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New Palm Oil Risk Tool Allows Companies to Better Identify Deforestation Risk

Global Forest Watch’s new PALM (Prioritizing Areas, Landscapes and Mills) Risk Tool, released by the World Resources Institute (WRI) and freely available through its open-source Global Forest Watch Commodities platform, includes information about over 800 palm oil mills in Southeast Asia, along with regularly updated satellite imagery and spatial data. Using automatic analysis, the tool determines the level of risk that a particular mill is using palm oil from illegally deforested sources, making it a powerful platform for companies to not only better understand their supply chains, but figure out how to mitigate risk and allocate limited resources towards achieving zero-deforestation goals.

“There are some really ambitious commitments, but often there is not great information about how to implement these commitments,” said Sarah Lake, Corporate Engagement Research Analyst for WRI's Global Forest Watch program, to Sustainable Brands. “This tool ... really enables companies to prioritize, in their supply chain, the areas and the suppliers that will allow them to achieve the greatest progress possible with the smallest investment.”

One of the earliest users of the tool is the multinational consumer products giant Unilever, which, back in 2009, committed to using 100 percent sustainable palm oil in their supply chain by 2020. This, of course, is easier said than done, and the company, to its credit, has been working closely with WRI and other civil society organizations to create an achievable path towards this ambitious goal.

“The PALM Risk Tool will facilitate increased transparency, help us identify high-risk mills and support us as we work to drive the transformational change needed in the palm oil industry,” Dhaval Buch, Chief Procurement Officer at Unilever, said in a press statement.

Unilever is actively working with mills to ensure they all comply with the company's standards, and achieve certification from the Roundtable on Sustainable Palm Oil (RSPO). The pilot project that WRI did with Unilever in advance of the Palm Risk Tool's public release identified 29 high-risk mills – a small number, but critical to the company's achieving its goals, allowing them to focus resources on improving these mills practices. In fact, they have even moved their goal up, now planning to reach 100 percent sustainable sourcing by 2019.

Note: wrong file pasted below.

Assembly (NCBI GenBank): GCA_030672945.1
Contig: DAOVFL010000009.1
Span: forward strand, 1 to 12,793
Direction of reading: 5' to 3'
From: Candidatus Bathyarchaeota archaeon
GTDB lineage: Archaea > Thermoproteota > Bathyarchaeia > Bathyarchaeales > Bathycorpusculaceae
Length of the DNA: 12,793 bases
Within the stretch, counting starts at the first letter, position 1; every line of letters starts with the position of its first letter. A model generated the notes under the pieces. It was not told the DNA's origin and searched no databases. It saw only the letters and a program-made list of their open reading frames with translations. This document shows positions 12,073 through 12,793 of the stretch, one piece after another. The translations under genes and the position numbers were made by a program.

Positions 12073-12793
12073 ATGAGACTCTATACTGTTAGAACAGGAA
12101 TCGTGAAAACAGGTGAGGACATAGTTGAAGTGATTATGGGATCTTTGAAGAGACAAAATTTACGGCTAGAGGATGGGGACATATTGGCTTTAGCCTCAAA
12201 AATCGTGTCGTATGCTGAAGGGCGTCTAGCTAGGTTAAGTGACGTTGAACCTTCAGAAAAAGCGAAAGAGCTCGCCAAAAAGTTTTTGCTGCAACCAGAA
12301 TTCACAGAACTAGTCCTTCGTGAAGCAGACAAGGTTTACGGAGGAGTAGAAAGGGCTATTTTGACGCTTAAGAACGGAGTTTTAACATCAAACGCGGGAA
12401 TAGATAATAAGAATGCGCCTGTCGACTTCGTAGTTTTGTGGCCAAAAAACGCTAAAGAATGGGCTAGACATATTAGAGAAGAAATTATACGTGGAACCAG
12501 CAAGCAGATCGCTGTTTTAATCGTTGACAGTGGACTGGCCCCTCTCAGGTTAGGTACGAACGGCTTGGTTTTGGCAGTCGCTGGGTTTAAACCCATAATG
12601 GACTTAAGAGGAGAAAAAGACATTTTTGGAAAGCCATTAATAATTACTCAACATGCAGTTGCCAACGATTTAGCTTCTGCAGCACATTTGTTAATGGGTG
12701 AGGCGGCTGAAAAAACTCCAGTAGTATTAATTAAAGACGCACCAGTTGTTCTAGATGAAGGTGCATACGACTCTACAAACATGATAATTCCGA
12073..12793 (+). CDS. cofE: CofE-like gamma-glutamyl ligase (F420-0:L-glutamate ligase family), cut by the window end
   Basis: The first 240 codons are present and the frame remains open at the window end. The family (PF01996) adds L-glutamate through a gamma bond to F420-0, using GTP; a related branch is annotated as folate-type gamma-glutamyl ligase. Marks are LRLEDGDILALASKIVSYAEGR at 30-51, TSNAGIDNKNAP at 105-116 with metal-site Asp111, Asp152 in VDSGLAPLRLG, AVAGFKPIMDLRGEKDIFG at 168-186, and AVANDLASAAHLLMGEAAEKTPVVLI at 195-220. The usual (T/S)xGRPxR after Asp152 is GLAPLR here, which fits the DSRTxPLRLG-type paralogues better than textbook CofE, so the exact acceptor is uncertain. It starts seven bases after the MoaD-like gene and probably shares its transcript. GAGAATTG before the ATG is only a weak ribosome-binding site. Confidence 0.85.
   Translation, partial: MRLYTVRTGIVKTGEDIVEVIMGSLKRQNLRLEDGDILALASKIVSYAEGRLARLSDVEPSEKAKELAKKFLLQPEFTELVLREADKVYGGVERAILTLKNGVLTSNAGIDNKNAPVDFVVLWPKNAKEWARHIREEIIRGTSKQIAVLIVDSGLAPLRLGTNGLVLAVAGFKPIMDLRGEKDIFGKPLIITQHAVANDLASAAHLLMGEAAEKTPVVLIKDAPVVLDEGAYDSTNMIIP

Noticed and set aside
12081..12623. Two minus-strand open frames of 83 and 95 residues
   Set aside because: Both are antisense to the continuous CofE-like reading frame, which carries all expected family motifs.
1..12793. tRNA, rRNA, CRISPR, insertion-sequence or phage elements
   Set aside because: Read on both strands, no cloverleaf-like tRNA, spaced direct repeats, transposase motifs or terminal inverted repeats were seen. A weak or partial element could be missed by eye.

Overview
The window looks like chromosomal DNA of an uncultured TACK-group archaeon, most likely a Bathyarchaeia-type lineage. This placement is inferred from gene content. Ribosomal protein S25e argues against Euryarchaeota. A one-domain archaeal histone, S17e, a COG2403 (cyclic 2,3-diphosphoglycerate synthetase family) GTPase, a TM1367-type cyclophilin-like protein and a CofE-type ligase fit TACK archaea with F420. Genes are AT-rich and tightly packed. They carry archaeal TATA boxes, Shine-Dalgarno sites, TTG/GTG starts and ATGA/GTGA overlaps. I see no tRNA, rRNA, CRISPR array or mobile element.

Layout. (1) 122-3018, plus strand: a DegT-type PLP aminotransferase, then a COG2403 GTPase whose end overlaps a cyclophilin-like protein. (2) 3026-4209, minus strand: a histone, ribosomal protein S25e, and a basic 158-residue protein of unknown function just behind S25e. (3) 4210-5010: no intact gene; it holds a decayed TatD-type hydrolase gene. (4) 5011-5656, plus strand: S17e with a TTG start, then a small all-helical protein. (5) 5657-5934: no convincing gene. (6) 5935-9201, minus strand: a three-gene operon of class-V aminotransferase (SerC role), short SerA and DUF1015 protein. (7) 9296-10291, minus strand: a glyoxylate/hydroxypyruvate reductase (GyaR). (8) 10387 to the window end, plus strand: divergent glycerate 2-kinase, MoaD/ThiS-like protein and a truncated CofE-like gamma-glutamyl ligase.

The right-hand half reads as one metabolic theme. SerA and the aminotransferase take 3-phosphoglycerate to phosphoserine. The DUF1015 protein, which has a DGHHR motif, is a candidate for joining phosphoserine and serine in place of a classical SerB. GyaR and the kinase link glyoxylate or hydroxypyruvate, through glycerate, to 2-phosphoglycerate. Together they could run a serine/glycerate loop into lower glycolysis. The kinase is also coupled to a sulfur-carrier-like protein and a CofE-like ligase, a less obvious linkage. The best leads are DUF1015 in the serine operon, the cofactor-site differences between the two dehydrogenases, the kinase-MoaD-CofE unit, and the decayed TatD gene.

Unilever's example shows how better information and support can speed up the process of ensuring a company's supply chain is free of deforestation risk. Though the tool will not replace good corporate governance and supply chain management, it can help an organization work better, faster. That is why, according to Lake, the response from the private sector has been very positive.

“Companies are excited about the tool because its very actionable,” she said. “They often face enormous pressures to be committing more, and doing more, but without necessarily receiving help on how to do that, and the how is just as important.”

Companies will still have to do considerable legwork - for example, companies must be able to identify their source mills to utilize the tool. One important point that WRI emphasizes is that the tool is not meant to help companies identify bad mills to cut from supply chains. That would be counterproductive, as inevitably, new sellers will emerge and buy that unsustainable palm oil, leading to continued deforestation.

“It is essential that companies work with their suppliers to improve practices and not just cut them out of the supply chain,” Lake said. “This tool shouldn't be used to simply blacklist or exclude suppliers.” In fact, the tool suggests options for how companies can engage with suppliers when high-risk mills are identified.

That plays into a larger theme – that the deforestation in the palm oil industry will not be stopped by individual companies making changes to their supply chains, no matter how big they are. There needs to be an industry-wide shift in practices, one in which companies work together, share information, and jointly address problems in their supply chains.

WRI hopes that the Palm Risk Tool evolves to not only include more accurate data about mills, but a resource for companies to share information about mills, best practices, and other data. It is the latest in a series of web-based tools the organization has released to help companies, civil society, and media better understand, analyze, and create strategies to prevent deforestation.

As technology, cooperation, and new partnerships emerge, perhaps soon we can speak of a truly sustainable, global palm oil industry in which everyone benefits.